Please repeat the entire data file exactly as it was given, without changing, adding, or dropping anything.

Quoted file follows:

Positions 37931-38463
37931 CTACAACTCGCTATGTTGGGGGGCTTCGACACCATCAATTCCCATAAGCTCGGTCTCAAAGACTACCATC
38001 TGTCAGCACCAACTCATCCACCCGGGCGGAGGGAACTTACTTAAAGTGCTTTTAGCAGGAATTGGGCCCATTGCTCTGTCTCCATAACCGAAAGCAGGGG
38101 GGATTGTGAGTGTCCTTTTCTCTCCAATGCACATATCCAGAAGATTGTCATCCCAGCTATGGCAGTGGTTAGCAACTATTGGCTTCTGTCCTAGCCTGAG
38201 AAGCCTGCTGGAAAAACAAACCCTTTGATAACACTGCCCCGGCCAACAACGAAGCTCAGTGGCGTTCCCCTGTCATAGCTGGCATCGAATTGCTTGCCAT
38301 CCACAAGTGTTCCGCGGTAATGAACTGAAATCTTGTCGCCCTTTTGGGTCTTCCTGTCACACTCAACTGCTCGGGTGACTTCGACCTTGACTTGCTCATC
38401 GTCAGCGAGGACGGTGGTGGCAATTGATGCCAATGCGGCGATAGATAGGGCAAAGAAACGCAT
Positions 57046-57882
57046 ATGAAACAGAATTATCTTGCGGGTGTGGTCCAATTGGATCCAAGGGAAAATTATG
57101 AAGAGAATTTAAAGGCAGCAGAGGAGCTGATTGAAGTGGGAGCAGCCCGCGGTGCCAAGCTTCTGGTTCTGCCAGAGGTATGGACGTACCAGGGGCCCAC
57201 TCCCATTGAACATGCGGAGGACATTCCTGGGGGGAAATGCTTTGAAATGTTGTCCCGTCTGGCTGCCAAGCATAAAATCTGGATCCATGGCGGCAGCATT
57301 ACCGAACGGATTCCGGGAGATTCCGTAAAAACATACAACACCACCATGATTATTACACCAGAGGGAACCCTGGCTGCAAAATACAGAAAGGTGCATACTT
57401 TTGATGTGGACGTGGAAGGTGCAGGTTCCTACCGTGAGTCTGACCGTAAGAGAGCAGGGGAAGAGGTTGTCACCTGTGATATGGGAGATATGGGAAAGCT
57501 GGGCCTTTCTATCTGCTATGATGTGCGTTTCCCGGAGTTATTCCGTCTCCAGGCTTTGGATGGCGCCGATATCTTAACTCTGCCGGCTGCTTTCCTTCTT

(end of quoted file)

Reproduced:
Positions 37931-38463
37931 CTACAACTCGCTATGTTGGGGGGCTTCGACACCATCAATTCCCATAAGCTCGGTCTCAAAGACTACCATC
38001 TGTCAGCACCAACTCATCCACCCGGGCGGAGGGAACTTACTTAAAGTGCTTTTAGCAGGAATTGGGCCCATTGCTCTGTCTCCATAACCGAAAGCAGGGG
38101 GGATTGTGAGTGTCCTTTTCTCTCCAATGCACATATCCAGAAGATTGTCATCCCAGCTATGGCAGTGGTTAGCAACTATTGGCTTCTGTCCTAGCCTGAG
38201 AAGCCTGCTGGAAAAACAAACCCTTTGATAACACTGCCCCGGCCAACAACGAAGCTCAGTGGCGTTCCCCTGTCATAGCTGGCATCGAATTGCTTGCCAT
38301 CCACAAGTGTTCCGCGGTAATGAACTGAAATCTTGTCGCCCTTTTGGGTCTTCCTGTCACACTCAACTGCTCGGGTGACTTCGACCTTGACTTGCTCATC
38401 GTCAGCGAGGACGGTGGTGGCAATTGATGCCAATGCGGCGATAGATAGGGCAAAGAAACGCAT
Positions 57046-57882
57046 ATGAAACAGAATTATCTTGCGGGTGTGGTCCAATTGGATCCAAGGGAAAATTATG
57101 AAGAGAATTTAAAGGCAGCAGAGGAGCTGATTGAAGTGGGAGCAGCCCGCGGTGCCAAGCTTCTGGTTCTGCCAGAGGTATGGACGTACCAGGGGCCCAC
57201 TCCCATTGAACATGCGGAGGACATTCCTGGGGGGAAATGCTTTGAAATGTTGTCCCGTCTGGCTGCCAAGCATAAAATCTGGATCCATGGCGGCAGCATT
57301 ACCGAACGGATTCCGGGAGATTCCGTAAAAACATACAACACCACCATGATTATTACACCAGAGGGAACCCTGGCTGCAAAATACAGAAAGGTGCATACTT
57401 TTGATGTGGACGTGGAAGGTGCAGGTTCCTACCGTGAGTCTGACCGTAAGAGAGCAGGGGAAGAGGTTGTCACCTGTGATATGGGAGATATGGGAAAGCT
57501 GGGCCTTTCTATCTGCTATGATGTGCGTTTCCCGGAGTTATTCCGTCTCCAGGCTTTGGATGGCGCCGATATCTTAACTCTGCCGGCTGCTTTCCTTCTT